consent unless the payment was made "unofficiously" from the proceeds of the converted property. From accompanying comments it appears that a payment is deemed "unofficious" when paid by one, holding an office similar to that of sheriff, who after an improper levy pays out money by mistake, in the course of what he believes to be his official duty. The rule as to mitigating the damages for which a converter must respond is equitable in nature and ought not to apply to one who seizes the property of another without color of authority and uses the proceeds to pay a debt due to him. See East v. Pace, 57 Ala. 521, 524; Lyon v. Yates, 52 Barb. S. C. 237. We think, notwithstanding the general statement appearing in Clabburn v. Phillips, that the rule of the Pierce case should be applied only in cases where the enforcement of the full measure of damages for conversion would effect a manifest injustice.
In the present case the defendant has taken and sold personal property of the plaintiff corporation the fair market value of which is found to have been $2,390. From the sale of this property and the property covered by the mortgage the defendant received $4,224.35. The evidence does not disclose the amount received from the sale of the converted items alone but for purposes of accounting for the proceeds it may be assumed, in the absence of evidence to the contrary by the converter, that their market value was realized. On this assumption, after the sale the defendant held $1,834.35 the amount received from the sale of the mortgaged property and $2,390 from the sale of the converted property, for which amounts, as mortgagee and converter, he was liable to account to the plaintiff corporation. After paying the legitimate expenses of the sale amounting to $309 and retaining the balance of $1,013.65 due on his mortgage the defendant had $511.70 as a surplus from the sale. He was not entitled to retain $422.24 as a ten per cent commission for acting as his own auctioneer. He could hardly be employed as an agent for himself (see Bent v. Cobb, 9 Gray 397 ) and this charge against the mortgagor, we think, was unjustified. The surplus of $511.70 was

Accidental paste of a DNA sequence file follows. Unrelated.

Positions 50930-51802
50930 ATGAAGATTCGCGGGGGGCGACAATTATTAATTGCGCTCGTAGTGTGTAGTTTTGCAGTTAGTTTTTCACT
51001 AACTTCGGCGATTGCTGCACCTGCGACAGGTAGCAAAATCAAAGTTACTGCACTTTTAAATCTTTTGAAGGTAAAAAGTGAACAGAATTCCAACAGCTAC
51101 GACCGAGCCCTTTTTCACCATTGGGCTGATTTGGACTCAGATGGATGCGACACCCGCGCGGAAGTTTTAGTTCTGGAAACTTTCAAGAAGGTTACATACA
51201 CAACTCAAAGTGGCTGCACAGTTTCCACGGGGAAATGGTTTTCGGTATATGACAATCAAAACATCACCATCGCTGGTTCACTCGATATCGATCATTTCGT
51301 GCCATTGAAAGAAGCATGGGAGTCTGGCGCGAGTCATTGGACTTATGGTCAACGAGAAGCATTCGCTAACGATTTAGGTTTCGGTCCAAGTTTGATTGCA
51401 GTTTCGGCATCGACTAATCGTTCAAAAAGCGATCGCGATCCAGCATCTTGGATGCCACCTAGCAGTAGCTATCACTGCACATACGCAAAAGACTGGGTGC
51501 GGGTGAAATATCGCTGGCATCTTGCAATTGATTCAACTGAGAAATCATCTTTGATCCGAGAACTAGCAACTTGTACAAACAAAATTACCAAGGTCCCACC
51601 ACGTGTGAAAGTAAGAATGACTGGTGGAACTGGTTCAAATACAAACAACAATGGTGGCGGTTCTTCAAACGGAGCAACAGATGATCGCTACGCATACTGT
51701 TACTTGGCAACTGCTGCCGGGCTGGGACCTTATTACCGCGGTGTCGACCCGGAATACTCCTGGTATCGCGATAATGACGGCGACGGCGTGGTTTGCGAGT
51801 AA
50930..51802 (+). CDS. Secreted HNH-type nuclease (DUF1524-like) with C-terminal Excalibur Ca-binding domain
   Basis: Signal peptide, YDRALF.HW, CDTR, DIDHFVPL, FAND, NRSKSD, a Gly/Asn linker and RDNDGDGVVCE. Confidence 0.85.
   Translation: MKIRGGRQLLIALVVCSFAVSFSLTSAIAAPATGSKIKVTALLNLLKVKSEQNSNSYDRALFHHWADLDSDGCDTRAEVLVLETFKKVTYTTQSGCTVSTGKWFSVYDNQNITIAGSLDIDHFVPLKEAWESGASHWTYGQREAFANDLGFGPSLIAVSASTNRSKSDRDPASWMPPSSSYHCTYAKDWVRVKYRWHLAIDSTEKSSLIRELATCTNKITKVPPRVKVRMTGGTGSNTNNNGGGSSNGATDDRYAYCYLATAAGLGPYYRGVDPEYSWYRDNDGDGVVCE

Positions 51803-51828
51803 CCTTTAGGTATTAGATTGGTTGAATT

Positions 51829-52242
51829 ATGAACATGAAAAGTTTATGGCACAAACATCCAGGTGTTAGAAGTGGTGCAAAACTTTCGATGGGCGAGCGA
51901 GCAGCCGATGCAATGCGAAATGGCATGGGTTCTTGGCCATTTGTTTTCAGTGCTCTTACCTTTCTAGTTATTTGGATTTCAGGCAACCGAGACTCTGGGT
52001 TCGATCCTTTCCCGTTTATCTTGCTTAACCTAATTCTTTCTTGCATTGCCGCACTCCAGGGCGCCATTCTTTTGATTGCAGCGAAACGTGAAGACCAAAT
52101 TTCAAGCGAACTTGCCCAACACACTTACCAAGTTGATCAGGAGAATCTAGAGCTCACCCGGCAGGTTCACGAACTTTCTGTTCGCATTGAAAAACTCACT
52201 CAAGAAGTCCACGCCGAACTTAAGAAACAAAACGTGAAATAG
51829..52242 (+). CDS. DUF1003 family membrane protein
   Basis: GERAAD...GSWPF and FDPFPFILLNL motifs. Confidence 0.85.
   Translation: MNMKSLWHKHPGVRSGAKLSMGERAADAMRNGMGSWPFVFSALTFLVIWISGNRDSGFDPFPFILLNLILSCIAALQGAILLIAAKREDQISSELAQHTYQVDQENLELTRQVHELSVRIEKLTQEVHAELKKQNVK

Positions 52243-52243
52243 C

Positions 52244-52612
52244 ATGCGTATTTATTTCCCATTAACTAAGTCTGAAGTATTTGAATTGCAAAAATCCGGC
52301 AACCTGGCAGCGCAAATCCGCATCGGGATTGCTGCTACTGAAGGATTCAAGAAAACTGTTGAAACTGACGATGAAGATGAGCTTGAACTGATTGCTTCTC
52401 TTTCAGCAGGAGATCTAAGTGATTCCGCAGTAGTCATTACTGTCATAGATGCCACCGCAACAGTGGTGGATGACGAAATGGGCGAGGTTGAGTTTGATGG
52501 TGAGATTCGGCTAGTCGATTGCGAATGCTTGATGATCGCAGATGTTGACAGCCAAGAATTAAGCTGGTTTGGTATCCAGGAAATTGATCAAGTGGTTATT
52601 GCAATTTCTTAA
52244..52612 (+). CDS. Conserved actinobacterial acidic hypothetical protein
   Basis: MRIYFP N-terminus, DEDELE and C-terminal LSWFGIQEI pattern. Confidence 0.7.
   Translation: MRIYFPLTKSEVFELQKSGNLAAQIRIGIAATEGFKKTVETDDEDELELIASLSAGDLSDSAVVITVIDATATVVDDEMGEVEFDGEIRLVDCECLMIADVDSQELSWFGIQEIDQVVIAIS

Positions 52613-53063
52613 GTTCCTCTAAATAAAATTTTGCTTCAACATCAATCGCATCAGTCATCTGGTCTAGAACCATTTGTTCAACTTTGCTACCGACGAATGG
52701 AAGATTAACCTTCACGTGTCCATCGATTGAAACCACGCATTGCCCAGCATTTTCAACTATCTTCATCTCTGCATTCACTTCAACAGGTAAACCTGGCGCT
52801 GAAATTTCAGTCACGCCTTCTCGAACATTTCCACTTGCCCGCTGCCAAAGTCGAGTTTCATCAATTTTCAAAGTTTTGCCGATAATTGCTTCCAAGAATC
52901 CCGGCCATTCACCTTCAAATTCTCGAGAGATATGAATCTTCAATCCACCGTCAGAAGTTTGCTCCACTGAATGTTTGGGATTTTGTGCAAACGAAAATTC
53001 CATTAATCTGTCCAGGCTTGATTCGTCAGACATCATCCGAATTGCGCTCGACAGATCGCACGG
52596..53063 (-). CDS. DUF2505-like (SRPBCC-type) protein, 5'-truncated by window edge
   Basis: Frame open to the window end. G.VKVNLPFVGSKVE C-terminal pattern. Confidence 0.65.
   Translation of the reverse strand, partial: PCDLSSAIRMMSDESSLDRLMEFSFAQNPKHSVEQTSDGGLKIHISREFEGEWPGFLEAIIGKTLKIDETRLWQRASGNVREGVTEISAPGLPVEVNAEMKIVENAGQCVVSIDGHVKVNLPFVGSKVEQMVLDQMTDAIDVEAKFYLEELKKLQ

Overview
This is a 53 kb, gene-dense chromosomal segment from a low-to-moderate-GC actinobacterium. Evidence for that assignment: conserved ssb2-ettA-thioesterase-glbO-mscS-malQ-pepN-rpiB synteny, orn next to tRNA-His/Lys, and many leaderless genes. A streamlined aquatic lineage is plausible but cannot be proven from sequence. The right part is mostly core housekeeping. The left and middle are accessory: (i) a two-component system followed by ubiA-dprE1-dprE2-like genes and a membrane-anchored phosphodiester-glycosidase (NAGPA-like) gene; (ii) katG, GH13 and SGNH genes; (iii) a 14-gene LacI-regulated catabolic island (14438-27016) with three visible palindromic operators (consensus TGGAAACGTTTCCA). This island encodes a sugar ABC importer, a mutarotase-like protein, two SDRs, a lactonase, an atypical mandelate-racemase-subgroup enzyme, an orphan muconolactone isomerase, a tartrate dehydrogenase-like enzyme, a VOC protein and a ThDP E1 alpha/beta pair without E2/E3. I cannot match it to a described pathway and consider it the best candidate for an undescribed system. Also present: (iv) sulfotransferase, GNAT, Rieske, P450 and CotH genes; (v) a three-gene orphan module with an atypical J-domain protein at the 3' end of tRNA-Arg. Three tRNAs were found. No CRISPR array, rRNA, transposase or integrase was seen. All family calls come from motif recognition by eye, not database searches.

properly payable to the second mortgagee. The amount then due upon the second mortgage was $1,058.31. This mortgage covered all of the property sold by the defendant including the converted items which although not replacements or substitutions were after acquired property. The balance of $546.61 due on the second mortgage, plus an attorney's fee of $419.60 for collection as provided in the mortgage note, was properly paid out of the proceeds of the sale of the converted property. The defendant paid to creditors of the plaintiff corporation, G. B. Raffetto Inc. and White Rock Bottling Company, who had trusteed him on what appear to be claims based on judgments the respective sums of $143.55 and $131.18. These payments must be considered to have been made from the proceeds of the conversion. They enured to the benefit of the plaintiff corporation by relieving it of obligations which could not be disputed and should be credited to the defendant in mitigation of the damages which he must pay. Deducting the amounts of these payments totaling $1,240.94 from $2,390 the market value of the converted property leaves $1,149.06 as the net amount of the damages for the conversion which the defendant is obligated to pay.
The defendant is not entitled to have his damages mitigated in the amount of $387.96, which was retained by him in payment of the balance due on the contract of conditional sale. To credit him with this amount would have the inequitable result of permitting a tort-feasor to pay the debts owed to him by converting to his own use his debtor's property.
The final decree must be modified by striking out the figure $2,730.27 therein stated and substituting the figure $1,149.06, on which substituted amount interest is to be paid from April 9, 1954. The decree should also be modified by inserting a provision that the bill be dismissed so far as the plaintiffs Nelson and Catherine Anderson are concerned. As so modified the decree is affirmed.